Yes, but as my beloved mother has pointed out on numerous occasions, it’s probably not very realistic.

‘Hmm OK,’ I say, ‘well, the most important thing is that they’re very clever. And funny – we need to have the same sense of humour.’

‘OK, what about height?’

‘Not that bothered.’

‘But you wouldn’t want someone shorter than you?’

‘I don’t really mind. The last few guys I’ve dated have been the same height as me and that’s been fine.’

‘OK but you’re quite tall.’

‘Yeah I guess.’ I think for a moment. ‘Also… I’ve got a weakness for scientists who are also interested in the arts. So, a polymath. Basically,’ I laugh, ‘I want Leonardo Da Vinci, but alive.’

And straight. And fractionally taller.

CC Image courtesy of Jeffrey Beall on Flickr

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Model Behaviour

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CC Image courtesy of rayand on Flickr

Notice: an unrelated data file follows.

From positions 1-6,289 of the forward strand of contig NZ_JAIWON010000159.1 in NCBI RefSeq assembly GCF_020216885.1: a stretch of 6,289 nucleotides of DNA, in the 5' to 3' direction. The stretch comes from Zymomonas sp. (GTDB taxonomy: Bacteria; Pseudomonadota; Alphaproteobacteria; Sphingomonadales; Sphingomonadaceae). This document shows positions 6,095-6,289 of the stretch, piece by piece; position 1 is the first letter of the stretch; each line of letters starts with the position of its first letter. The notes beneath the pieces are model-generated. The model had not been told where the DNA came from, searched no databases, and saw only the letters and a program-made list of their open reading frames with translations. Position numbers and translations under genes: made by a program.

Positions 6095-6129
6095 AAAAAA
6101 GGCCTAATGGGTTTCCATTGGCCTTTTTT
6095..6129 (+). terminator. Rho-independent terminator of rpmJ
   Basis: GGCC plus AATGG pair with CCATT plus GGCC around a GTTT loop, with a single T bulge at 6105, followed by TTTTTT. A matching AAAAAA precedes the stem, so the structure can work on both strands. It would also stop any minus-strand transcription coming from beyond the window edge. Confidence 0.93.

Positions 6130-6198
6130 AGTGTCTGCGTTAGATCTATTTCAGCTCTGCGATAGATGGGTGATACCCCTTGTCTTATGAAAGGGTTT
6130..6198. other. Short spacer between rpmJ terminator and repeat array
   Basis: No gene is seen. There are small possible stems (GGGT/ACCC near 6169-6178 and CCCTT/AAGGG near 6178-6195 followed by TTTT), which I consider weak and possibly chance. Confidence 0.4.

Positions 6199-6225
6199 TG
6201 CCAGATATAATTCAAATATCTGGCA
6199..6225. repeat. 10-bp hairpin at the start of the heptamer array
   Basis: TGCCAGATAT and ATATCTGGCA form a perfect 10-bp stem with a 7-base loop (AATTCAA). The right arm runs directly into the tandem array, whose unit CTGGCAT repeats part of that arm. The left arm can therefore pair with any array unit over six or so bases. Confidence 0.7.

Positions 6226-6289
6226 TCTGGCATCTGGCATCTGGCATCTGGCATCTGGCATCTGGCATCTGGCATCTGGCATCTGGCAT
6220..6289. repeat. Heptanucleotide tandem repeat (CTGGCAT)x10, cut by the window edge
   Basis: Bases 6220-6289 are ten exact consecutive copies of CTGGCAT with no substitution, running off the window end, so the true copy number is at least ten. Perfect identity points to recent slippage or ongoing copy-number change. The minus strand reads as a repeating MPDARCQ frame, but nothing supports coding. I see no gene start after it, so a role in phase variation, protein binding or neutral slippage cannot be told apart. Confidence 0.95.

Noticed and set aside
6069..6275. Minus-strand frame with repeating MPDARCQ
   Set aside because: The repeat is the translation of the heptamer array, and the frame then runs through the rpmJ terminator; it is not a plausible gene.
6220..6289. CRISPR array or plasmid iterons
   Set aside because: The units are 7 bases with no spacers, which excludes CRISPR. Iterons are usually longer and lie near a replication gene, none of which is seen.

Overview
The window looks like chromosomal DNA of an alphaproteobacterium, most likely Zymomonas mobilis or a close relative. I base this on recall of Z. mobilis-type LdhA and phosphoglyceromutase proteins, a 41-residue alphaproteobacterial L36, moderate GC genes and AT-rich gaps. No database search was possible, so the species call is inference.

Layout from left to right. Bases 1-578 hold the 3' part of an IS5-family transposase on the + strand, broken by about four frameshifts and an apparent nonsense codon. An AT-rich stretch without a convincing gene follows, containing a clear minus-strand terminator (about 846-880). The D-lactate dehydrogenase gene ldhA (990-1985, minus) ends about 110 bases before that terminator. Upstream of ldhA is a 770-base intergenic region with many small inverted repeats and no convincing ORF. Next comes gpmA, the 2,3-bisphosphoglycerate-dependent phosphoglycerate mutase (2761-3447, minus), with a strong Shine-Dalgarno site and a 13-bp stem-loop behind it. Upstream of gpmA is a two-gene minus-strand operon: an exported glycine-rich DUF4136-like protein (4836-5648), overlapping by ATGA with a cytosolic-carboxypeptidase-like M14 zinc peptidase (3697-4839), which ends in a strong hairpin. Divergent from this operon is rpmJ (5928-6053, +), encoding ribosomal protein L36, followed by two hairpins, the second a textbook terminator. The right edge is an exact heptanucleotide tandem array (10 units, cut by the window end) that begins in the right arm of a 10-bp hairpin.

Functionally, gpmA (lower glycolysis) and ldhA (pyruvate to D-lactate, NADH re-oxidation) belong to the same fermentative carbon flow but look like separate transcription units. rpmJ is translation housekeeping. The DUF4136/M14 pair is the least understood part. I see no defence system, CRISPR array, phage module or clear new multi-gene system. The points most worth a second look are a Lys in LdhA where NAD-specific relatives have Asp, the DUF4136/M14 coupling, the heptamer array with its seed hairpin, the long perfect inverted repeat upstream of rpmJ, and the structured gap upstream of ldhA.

At uni I launched a poster campaign. I was looking for a man. The precise wording:

Would you like to learn to dance? I’m looking for a 6ft+ male…

‘Really you’re just looking for a boyfriend,’ Tom said.

‘Actually I’m not. I do genuinely want to find someone to dance with!’

 

One morning, as I was coming out of a lecture, my eye was caught by a pair of cheekbones and a tall, slender frame. He was beautiful, the kind of man I’d normally be scared to talk to. But – and this must stand to show just how desperate I was – I asked him straight out, was he interested in learning to dance?

He was nice, pleasant, chatty… not interested in learning to dance. But I went back to college riding a little high, the kind you get after being in the presence of – and acknowledged by – the very beautiful.